The Importance of Iodine During Breastfeeding

May 22, 2023
This article has been written and endorsed by the pharmacist Angela Herrero Marin
An extra supply of iodine during breastfeeding is needed, as breast milk is the only source of this micronutrient for the baby.

During pregnancy, you’ve probably had to supplement your diet with vitamins prescribed by your gynecologist to provide extra iodine and folic acid to your body. Iodine plays a major role during breastfeeding, as it’ll be the only necessary mineral that you’ll have to take while breastfeeding. As always, it’s important to look at each mother’s case. Also, there’ll be women who need an extra intake of other vitamins and minerals. Keep reading to learn more about the importance of iodine during breastfeeding.

What is iodine?

Iodine is a very necessary mineral for our body, as it’s essential for the synthesis of thyroid hormones. The body also needs thyroid hormones for proper bone and brain development during pregnancy and childhood.

Iodine deficiency

Iodine deficiency can cause different alterations in our body, such as the following:

  • Goiter: This is the enlargement of the thyroid gland. It manifests itself as an inflammation of the neck. When there’s not enough iodine in the body, the thyroid has to do much more work, which causes imbalances in thyroid hormones.
  • Congenital iodine deficiency syndrome in children: This is a congenital deficiency that causes physical and mental impairment. It’s of utmost importance that a pregnant or breastfeeding mother has a higher daily intake of iodine than another adult to avoid congenital iodine deficiency syndrome in children.

  • Infertility: Iodine deficiency and the resulting low level of thyroid hormone can cause women to stop ovulating. This leads to infertility.
A pregnant woman eating yogurt.
Yogurt, milk, and cheese, as well as other dairy products, are foods that contain a good amount of iodine.

Where is iodine found?

This mineral is found in the following foods:

  • Iodized salt: This is the main source where we can get iodine for our body more easily.
  • Fish and seafood: Seafood is naturally rich in iodine. Likewise, fish such as cod, tuna, or perch are good sources of the mineral.
  • Some varieties of seaweed: Kelp is the most common seaweed with a rich source of iodine.
  • Milk and dairy products: Milk, yogurt, and cheese are among the main sources of iodine we currently consume.
  • Eggs: They’re also a rich source of iodine.
  • Fruits and vegetables: Although in smaller proportions than the foods mentioned above, we can also find iodine in them.

The importance of iodine

The countries that signed the Convention on the Rights of the Child (CRC) made a commitment that includes recognizing and protecting the right of children to the enjoyment of the highest attainable standard of health (art. 24 of the CRC). Also, the elimination of iodine deficiency disorders (IDD) by the year 2000.

This was approved by the UN General Assembly on November 20, 1989, and the World Declaration on the Survival, Protection, and Development of Children on September 30, 1990. Therefore, the following can be affirmed as a basic human right of childhood:

  • “Every child has the right to an adequate amount of iodine in their diet.”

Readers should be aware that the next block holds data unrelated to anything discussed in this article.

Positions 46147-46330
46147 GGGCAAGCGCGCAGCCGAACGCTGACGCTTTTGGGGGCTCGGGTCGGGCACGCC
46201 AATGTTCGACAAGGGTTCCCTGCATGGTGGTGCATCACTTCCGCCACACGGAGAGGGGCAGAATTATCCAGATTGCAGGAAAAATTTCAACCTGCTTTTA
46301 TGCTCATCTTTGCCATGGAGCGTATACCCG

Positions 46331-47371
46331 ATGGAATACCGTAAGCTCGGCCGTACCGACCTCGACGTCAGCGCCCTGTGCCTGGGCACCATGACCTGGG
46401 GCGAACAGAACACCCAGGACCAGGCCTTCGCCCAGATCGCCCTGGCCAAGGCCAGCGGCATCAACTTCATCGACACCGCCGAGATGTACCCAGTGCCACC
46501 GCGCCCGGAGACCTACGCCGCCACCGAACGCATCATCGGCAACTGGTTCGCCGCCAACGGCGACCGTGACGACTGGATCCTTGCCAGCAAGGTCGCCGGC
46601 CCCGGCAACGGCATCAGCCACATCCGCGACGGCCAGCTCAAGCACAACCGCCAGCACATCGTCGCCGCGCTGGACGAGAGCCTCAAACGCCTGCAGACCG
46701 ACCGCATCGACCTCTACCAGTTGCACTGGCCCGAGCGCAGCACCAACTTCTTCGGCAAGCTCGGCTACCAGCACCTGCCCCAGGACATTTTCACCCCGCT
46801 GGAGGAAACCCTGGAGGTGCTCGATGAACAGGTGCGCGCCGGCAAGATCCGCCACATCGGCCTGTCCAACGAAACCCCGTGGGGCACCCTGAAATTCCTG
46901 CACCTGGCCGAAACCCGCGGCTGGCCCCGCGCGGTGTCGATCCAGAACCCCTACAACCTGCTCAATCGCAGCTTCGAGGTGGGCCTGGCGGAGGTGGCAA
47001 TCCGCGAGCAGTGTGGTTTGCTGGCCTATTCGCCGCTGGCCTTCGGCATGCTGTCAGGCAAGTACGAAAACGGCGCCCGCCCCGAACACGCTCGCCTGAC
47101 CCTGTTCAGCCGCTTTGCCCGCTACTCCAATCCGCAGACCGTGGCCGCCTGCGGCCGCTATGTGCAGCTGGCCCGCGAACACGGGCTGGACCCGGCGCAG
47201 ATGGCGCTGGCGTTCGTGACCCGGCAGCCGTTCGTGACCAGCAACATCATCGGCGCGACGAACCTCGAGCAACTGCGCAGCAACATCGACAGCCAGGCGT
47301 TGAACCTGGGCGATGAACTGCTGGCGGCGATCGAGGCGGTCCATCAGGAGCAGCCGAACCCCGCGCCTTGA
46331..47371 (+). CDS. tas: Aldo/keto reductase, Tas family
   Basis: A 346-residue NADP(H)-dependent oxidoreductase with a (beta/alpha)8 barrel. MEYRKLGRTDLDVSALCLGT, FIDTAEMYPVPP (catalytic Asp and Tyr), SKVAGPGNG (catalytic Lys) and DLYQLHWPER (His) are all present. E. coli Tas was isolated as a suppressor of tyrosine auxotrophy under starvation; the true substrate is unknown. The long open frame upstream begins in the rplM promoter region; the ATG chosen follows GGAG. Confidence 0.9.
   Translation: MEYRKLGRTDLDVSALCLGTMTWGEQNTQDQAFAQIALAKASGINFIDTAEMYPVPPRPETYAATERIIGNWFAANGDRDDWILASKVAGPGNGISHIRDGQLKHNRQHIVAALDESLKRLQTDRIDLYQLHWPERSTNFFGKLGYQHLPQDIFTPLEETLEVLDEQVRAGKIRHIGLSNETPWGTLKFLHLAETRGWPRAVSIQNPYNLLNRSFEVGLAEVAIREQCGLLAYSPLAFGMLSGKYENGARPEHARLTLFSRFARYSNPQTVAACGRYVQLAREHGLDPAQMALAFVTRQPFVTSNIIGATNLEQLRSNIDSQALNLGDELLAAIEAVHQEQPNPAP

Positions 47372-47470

• “Every pregnant or breastfeeding woman has the right to receive adequate iodine nutrition to prevent the child’s mental development from being affected by a deficiency of this essential nutrient.”
A gloved hand holding a pill in the foreground, with a pregnant woman standing in the background.
Even if there’s no iodine deficiency, it’s important to supplement not only for the mother but also for the proper development of the newborn.

Iodine during breastfeeding

Specific recommendations vary throughout life depending on age, sex, and other factors. Women who are pregnant or breastfeeding need higher amounts of iodine. Namely:

  • Adults: 150 mcg/day
  • Pregnant women: 220 mcg/day
  • Lactating women: 290 mcg/day

As with folic acid supplementation, extra iodine intake should start from the time a pregnancy is planned. This is due to the fact that needs increase from the beginning of pregnancy. In this regard, such supplementation should be as follows:

“Iodine needs in lactating women are estimated at 250-300 µg /day. As salt intake may be reduced during this period, a supplement of 200 µg of iodine per day in the form of potassium iodide is recommended during the lactation period, whether breastfeeding a single child, twins, or siblings”.

-Breastfeeding Committee of the Spanish Association of Pediatrics –

To ensure the correct development of the child

Mothers need an extra large supply of iodine during breastfeeding, as breast milk is the only source of this micronutrient for the infant. In addition, this mineral is important for the baby for proper brain development. For this reason, a mother should continue to supplement with iodine for as long as she breastfeeds.

If the baby is formula-fed, formulas with the necessary amounts of iodine should be used. This is to ensure the correct development of the child, with special importance if it’s a premature baby.

  • Delshad H, Azizi F. Iodine nutrition in pregnant and breastfeeding women: sufficiency, deficiency, and supplementation. Hormones (Athens). 2020 Jun;19(2):179-186. doi: 10.1007/s42000-019-00160-2. Epub 2019 Nov 27. PMID: 31776808. Disponible en